Pittsburgh Theological Seminary

Bridging the Word and the World

3/16 2018

How to Remember the Real St. Patrick

saint patrick, missional saint, social justice saintYes, my family is having friends over this March 17, to celebrate St. Patrick’s Day. And, yes, there will be a mandatory Danny Boy sing-along. And, yes, my son’s cupcakes will have green icing and shamrocks. And, yes, we will write Celtic blessings and bless one another. And, yes, I will offer in my best Irish tenor (even though I’m not Irish; Owens is Welsh) renditions of Who Put the Overalls in Mrs. Murphy’s Chowder and The Night Paddy Murphy Died, to the delight, no doubt, of all but my children.

Here’s what we won’t do: sentimentalize the memory of St. Patrick himself. We won’t tell the kids how he used shamrocks to teach about the Trinity or regale our guests with the tail of his driving snakes from Ireland. And not because these stories don’t help us understand the meaning of Patrick.

We won’t do these things because what we know about the real Patrick, from his own writings, is more compelling, and more necessary, for the church today than any legends about him.

 

The real Patrick, from his own writings, is more compelling, and more necessary, for the church today than any legends about him.

 

A Missional Saint

At 16, Patrick was abducted from the coast of Britain and forced into slavery in Ireland. Several years later he escaped and found his way home. But in dreams and visions God called him back to carry the Gospel to the very people who had enslaved him.

Patrick tells this story in his confessions. He also tells us how he loved the people of Ireland. He lived among them the rest of his life, as he believed Christ commanded him to do. He walked the island, conversing with the people and challenging pagan practices, all the while showing them the love of Christ.

He found himself caught up in the great mission of God to bring healing and hope to the nations.

The church today can learn from Patrick. Rather than staying hunkered down in the safety of the familiar, as Patrick might have done when he returned to Britain, the church is called to be a peripatetic church, as Patrick was peripatetic bishop—a saint on foot. He walked and lived and risked his life among the people of Ireland. He was a missional bishop, the perfect saint for a would-be missional church.

As Christ was the incarnation of God’s mission to restore a broken world, Patrick shows us a picture of what it means for the church to be the ongoing incarnation of that same mission.

 

A Social Justice Saint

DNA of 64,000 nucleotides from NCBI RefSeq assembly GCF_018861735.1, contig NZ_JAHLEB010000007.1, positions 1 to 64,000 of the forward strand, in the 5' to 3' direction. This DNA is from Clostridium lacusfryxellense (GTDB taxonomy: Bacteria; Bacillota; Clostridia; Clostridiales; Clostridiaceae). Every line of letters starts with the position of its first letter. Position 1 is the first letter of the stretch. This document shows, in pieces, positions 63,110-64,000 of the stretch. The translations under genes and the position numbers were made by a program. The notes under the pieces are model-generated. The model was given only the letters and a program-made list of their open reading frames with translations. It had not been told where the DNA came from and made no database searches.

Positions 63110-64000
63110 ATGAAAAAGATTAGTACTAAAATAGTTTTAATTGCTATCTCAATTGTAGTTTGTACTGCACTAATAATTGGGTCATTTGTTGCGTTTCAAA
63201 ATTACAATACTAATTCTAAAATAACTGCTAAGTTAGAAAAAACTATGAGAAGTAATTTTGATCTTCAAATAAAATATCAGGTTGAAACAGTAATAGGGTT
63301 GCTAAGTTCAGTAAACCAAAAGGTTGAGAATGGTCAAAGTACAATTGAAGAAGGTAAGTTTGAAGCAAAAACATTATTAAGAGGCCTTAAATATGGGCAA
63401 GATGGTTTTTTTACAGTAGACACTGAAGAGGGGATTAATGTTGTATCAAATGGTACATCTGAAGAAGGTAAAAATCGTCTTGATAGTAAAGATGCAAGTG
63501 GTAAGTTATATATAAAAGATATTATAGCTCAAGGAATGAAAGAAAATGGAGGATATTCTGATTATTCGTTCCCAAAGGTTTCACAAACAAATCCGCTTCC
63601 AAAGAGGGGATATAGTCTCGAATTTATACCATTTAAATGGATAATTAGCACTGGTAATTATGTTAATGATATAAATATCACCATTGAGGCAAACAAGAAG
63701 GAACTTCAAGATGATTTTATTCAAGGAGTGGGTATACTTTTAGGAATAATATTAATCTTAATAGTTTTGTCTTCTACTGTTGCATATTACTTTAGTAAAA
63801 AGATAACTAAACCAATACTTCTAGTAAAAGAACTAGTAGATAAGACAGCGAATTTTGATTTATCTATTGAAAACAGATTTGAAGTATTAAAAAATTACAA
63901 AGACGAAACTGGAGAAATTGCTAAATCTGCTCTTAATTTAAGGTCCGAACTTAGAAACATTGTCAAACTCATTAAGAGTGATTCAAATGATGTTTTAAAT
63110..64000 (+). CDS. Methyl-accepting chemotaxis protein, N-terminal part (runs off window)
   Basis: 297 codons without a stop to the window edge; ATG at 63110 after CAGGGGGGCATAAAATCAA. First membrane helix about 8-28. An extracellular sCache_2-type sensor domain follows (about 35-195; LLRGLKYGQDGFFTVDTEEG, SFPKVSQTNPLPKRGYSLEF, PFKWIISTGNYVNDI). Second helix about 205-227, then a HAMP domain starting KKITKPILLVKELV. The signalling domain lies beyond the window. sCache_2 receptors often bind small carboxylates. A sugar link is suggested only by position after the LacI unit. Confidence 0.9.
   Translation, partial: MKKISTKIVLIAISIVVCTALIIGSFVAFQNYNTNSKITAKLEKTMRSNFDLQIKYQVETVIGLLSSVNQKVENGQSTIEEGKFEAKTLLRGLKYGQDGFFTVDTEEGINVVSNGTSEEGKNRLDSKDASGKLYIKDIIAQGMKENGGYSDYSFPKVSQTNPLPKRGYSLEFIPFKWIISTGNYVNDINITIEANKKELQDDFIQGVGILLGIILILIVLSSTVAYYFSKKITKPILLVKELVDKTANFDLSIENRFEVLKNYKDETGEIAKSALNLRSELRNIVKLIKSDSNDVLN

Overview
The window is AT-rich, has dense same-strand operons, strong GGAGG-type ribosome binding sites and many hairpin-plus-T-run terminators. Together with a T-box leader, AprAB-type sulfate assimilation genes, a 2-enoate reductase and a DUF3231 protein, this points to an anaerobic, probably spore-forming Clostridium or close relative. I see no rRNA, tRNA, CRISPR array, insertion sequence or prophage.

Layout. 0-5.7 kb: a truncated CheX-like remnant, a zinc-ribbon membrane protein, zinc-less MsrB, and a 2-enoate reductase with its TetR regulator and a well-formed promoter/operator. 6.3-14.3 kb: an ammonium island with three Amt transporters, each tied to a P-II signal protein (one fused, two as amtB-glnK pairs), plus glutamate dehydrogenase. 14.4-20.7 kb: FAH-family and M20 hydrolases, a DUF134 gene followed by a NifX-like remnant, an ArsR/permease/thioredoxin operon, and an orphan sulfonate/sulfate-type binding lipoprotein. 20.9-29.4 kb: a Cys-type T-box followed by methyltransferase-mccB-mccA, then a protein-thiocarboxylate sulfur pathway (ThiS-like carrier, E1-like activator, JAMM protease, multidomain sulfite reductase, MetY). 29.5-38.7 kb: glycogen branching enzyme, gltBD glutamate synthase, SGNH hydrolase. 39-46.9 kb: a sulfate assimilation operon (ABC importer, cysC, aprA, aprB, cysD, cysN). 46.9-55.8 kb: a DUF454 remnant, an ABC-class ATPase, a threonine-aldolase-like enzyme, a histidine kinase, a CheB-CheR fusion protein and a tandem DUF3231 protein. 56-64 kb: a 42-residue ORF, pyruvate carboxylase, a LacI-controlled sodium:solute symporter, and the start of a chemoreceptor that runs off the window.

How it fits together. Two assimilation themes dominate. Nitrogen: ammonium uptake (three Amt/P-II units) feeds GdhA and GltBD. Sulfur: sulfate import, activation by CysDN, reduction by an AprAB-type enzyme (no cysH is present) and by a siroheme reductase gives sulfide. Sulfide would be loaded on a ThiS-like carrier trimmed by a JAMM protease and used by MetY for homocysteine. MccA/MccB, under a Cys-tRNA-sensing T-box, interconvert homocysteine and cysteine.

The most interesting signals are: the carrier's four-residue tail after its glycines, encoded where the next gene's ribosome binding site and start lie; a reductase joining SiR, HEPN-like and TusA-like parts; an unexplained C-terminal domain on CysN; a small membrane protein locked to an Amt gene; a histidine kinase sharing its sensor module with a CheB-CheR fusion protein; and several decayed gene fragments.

A letter Patrick wrote shows a different side of his character: his opposition to one of the worst social injustices of his day, human trafficking. Some Christians, newly baptized by Patrick, had been captured and forced into slavery. As a former slave himself, Patrick knew the horror of this practice. Patrick says those who “committed these evil deeds are servants of the demons.”

One can imagine Patrick being equally horrified today as human trafficking continues. I believe he would also decry all sorts of injustices that cause the displacement of people. He would advocate for refugees seeking asylum, for the return of displaced people to their homelands, for the hospitable treatment of immigrants. For, as he says in his letter, “I live as an alien and a wanderer.” He knows what it’s like to live in a land not his own.

Imagine if the church today would learn these lessons from Patrick, if we would let these two commitments shape our lives: an intentional, missional orientation, a participation in the mission of God that gets us among the people of our communities, living, listening, loving, and speaking; and a cleared-eyed commitment to justice for people wandering, for whatever reason, from their homes—people suffering trauma, needing a new start, longing for hope.

Patrick’s witness—the real Patrick’s—might be the key for a renewal of the church in service to God’s world 1,600 years after Patrick lived.

 

Honoring Patrick

So maybe at our party this Saturday we should write blessings, not just to bless each other, but to bless our community. Maybe we should walk the neighborhood offering the blessings of God to people we meet, listening to their stories, learning to be with them.

And maybe we should write letters, letters to our representatives and letters to the editor, lifting our voices as Patrick did against the social injustices of our day.

Maybe this would be a better way to honor Patrick.

But we’re still singing Danny Boy.

 

The Rev. Dr. L. Roger Owens is associate professor of Christian spirituality and ministry at Pittsburgh Theological Seminary and teaches courses in the MDiv, Doctor of Ministry, and Continuing Education programs. Before coming to PTS he served urban and rural churches for eight years in North Carolina as co-pastor with his wife, Ginger. He has written multiple books including The Shape of Participation: A Theology of Church Practices which was called “this decades best work in ecclesiology” by The Christian Century.